Now if you open up a web browser and navigate to http://localhost:9000 you can see that the SonarQube is starting

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At this time, SonarQube is creating the necessary tables on the Azure SQL Database and configuring certain things it needs to run. You can check the log files to see this process.

Note: By default, SonarQube runs on the localhost port 9000. You can change this by editing the sonar.properties file and changing the sonar.web.port property to whatever the port you want.

After the configuration is done, you will be taken to the SonarQube login page where you can login and start working with SonarQube.

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Note: The default SonarQube Username is admin and the Password is admin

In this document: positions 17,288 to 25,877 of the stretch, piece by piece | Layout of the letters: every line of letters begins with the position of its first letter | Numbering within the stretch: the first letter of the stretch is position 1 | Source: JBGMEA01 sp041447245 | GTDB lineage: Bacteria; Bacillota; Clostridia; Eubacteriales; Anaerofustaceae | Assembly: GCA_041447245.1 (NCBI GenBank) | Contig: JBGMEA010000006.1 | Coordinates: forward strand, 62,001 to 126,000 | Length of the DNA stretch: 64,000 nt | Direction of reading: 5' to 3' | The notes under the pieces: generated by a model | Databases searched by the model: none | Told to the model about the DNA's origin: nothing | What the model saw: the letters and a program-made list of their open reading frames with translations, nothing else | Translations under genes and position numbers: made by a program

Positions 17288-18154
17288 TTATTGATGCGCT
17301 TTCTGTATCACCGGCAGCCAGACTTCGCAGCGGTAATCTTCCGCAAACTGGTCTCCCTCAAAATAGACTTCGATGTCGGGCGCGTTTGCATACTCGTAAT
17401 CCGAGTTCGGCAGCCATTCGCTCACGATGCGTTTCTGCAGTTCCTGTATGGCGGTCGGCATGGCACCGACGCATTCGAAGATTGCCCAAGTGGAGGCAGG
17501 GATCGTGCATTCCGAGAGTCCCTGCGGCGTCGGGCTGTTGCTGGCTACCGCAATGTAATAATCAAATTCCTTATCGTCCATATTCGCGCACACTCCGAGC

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By default, anyone that comes to the SonarQube dashboard can see the analysis reports for every project configured in SonarQube. You can disable this to have only Authenticated users to access the project information.

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To turn this on, Navigate to Administration > Security section and toggle on Force User Authentication to force the users to login before accessing the analysis reports and other details.

Summary

We have now installed SonarQube server on an Azure Virtual Machine and configured an Azure SQL Database to hold the analysis reports and history for each project. At the moment, you can only access the SonarQube dashboard from within the VM. But that is not the ideal scenario. We need to expose SonarQube to be accessed over the internet.

We will look at how to expose SonarQube over the internet and how to configure SonarQube to use SSL for communication using a IIS Reverse Proxy in the next article, till then take case and I’ll see you in the next one.